Post ContentRead MoreFeedzy
Good morning. Here’s what’s happening:
Prices: Bitcoin dipped to a five-week low around $38,547 early Monday before bouncing back up above $40,000 later in the day.
Insights: The size of the main swimmers in the crypto sea has changed.
Technician’s take: BTC appears to be oversold on intraday charts.
Bitcoin (BTC): $40,818 +1.3%
Ether (ETH): $3,040 -1%
Bitcoin looks “boring” as traders “push on a string”
Bitcoin (BTC) briefly touched a five-week low around $38,547 early Monday, then bounced and ended the trading day higher.
All in all, though, the price action looked pretty tame – just another day spent in a now months-long range between about $36,000 and $48,000. As of press time the largest cryptocurrency was changing hands around $40,800.
“In digital assets,” Jeff Dorman, chief investment officer at the crypto fund manager Arca, wrote Tuesday in his newsletter, “a boring market is often viewed as a weak market, because if it’s not going up, it must be going down.”
“Bored traders in digital asset markets become impatient traders, which leads to a lot of pushing on a string,” Dorman said.
Ether (ETH) briefly dipped below $3,000, reaching a low of $2,880 earlier in the day before recovering back over $3,000.
Traditional markets were pretty anemic on Monday as well. See below.
S&P 500: 4,392, -0.01%
DJIA: 34,412, -0.1%
Nasdaq: 13,332, -0.1%
Gold: $1,981/ounce, -0.3%
Bitcoin Whales Are Out, Minnows Are In
Bitcoin critics often accuse the world’s largest digital asset of being too centralized, and controlled by a cabal of elite “whales” much like the traditional financial system.
But data from Glassnode shows that throughout 2022, this has become less the case with the mid-tier whales (holding 100-1,000 BTC, or less than around $40 million) trimming their exposure and the “minnows” picking it up.
Late January was a rough time for crypto. Meta, the entity formerly known as Facebook, released rough earnings, making many investors question the firm’s metaverse shift and weighing down heavy on metaverse majors. Concerns at the time over the year’s first U.S. Federal Reserve meeting also brought down stocks, which in 2022’s narrative also means crypto. Weak demand from Asia, then shut down because of the long Lunar New Year holiday, didn’t help much.
All of this is normal, Morgan Stanley wrote at the time, pointing out that dramatic slides were nothing new for crypto.
Prices were naturally compressed and the whales took this as a chance to sell. The supply of bitcoin held by addresses that have between 100-1,000 BTC fell off a cliff, while the supply of bitcoin held by wallets with 0.1-10 bitcoin dramatically increased.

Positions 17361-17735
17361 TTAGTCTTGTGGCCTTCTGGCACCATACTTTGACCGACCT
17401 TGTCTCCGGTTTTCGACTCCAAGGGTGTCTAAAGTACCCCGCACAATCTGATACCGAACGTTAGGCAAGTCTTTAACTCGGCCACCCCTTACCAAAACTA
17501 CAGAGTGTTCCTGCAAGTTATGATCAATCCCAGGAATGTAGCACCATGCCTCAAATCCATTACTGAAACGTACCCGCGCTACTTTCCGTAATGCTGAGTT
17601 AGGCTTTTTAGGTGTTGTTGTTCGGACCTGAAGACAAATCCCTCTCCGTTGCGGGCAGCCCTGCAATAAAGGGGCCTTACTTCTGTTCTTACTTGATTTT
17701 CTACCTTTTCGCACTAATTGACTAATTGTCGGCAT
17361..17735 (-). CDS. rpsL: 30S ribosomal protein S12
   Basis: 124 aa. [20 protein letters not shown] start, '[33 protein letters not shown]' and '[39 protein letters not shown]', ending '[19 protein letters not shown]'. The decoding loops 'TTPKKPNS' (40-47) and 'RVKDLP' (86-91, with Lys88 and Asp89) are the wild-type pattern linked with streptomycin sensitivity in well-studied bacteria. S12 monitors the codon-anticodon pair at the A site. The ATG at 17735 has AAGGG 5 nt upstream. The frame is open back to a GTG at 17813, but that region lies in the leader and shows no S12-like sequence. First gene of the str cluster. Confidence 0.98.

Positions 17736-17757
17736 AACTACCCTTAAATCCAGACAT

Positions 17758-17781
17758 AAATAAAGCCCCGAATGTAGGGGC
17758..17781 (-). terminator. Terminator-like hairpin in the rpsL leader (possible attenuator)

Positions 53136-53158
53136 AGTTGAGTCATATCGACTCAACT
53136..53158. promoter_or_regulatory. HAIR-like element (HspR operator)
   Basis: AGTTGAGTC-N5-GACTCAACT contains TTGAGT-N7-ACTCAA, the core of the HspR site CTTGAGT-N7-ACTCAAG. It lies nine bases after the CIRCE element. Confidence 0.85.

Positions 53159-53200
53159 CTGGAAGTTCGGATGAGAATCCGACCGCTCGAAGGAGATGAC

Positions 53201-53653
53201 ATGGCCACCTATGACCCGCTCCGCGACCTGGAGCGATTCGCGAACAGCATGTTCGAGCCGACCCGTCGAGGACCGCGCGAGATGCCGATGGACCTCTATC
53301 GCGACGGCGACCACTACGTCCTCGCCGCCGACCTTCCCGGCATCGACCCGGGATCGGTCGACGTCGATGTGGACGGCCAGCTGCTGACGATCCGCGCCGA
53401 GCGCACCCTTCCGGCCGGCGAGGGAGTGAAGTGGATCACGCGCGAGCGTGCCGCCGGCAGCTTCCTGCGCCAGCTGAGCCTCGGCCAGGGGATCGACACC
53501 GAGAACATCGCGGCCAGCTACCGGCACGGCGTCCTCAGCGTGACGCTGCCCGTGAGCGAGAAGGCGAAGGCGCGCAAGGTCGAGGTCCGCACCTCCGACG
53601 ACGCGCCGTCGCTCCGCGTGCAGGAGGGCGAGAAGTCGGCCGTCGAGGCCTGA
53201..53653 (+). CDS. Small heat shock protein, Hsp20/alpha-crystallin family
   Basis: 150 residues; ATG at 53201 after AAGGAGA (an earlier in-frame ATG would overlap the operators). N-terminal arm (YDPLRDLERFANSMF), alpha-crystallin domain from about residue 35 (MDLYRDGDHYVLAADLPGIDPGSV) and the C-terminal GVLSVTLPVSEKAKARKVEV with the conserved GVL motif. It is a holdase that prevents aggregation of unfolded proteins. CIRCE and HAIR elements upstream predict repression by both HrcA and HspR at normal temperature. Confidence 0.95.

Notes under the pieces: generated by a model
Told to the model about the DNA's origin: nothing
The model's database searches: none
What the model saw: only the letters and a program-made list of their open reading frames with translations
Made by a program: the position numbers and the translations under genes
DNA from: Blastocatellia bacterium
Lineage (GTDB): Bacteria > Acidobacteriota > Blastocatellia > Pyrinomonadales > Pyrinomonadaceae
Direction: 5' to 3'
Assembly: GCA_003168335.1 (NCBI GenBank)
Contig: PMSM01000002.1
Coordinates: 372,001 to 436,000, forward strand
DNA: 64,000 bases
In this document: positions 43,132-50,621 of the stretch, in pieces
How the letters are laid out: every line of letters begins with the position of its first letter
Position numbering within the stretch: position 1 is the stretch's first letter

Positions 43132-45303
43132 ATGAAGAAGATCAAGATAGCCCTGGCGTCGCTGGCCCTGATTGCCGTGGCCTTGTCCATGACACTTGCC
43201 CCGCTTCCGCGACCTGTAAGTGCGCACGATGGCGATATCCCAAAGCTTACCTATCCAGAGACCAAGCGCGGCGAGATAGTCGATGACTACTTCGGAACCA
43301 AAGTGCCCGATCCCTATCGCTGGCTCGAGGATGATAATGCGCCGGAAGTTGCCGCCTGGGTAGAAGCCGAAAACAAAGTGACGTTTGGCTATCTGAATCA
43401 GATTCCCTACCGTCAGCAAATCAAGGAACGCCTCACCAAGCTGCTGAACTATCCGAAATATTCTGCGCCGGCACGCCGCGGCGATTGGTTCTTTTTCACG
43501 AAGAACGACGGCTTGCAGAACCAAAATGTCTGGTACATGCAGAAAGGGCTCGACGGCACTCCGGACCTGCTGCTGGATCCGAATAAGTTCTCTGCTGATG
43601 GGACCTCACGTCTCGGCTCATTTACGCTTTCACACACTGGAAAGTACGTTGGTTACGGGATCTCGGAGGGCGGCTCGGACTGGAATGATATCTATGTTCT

Almost in parallel, the number of short-term holders increased showing that this was new money flowing into bitcoin.
This correction gave retail investors a good chance to get into the market while distributing the holdings of bitcoin across many, not few, hands. It also shows that retail investors continue to have confidence in bitcoin and used this chance to augment their holdings.
The same was happening with equities; retail participation increased during the turbulent first few months of the year. The Financial Times newspaper reported that retail continues to buy the dip.
Now here’s the exception: Retail investors also say the market is rigged against them. Is there a similar survey for crypto investors?
By Damanick Dantes
Still, BTC has remained in a tight trading range around the $40,000 price level over the past few months. A positive momentum signal on the daily chart is needed in order to signal a price recovery outside of the current trading range.
On the weekly chart, BTC is holding long-term support above its 100-week moving average at $35,700. Positive momentum readings remain intact over the intermediate term, albeit with bearish signals on the monthly chart.
10 a.m. HKTSGT(2 am. UTC): Canada housing starts (s.a.)(YoY March)
The FBI claims North Korea is behind the more than $600 million theft of cryptocurrency from the Axie Infinity-linked Ronin bridge. CoinDesk’s Danny Nelson joins “First Mover” to discuss what he discovered from wallets that are still laundering the stolen funds. Plus, crypto markets insights from Austin Reid of FalconX and the prospect of spot crypto ETFs in the U.S. from Jake Rapaport of Nasdaq.
Tether’s Paolo Ardoino on UST: ‘It’s All Fun and Games’ Until You’re a $100B Coin: The algorithmic stablecoin’s growth has surpassed its larger rivals.
Crypto Proponents Fear SEC ‘Backdoor’ Regulations on Exchanges, Dealers: Lobbyists oppose proposals that may regulate crypto without explicitly naming the sector.
US Government Warns of North Korean Crypto Attacks After Tying Nation to $625M Hack: The government said it had observed North Korean cyber actors targeting a wide range of crypto and blockchain companies, including exchanges, DeFi protocols and play-to-earn games.
Today’s crypto explainer: What Happens to Your Crypto When You Die?
The leader in news and information on cryptocurrency, digital assets and the future of money, CoinDesk is a media outlet that strives for the highest journalistic standards and abides by a strict set of editorial policies. CoinDesk is an independent operating subsidiary of Digital Currency Group, which invests in cryptocurrencies and blockchain startups. As part of their compensation, certain CoinDesk employees, including editorial employees, may receive exposure to DCG equity in the form of stock appreciation rights, which vest over a multi-year period. CoinDesk journalists are not allowed to purchase stock outright in DCG.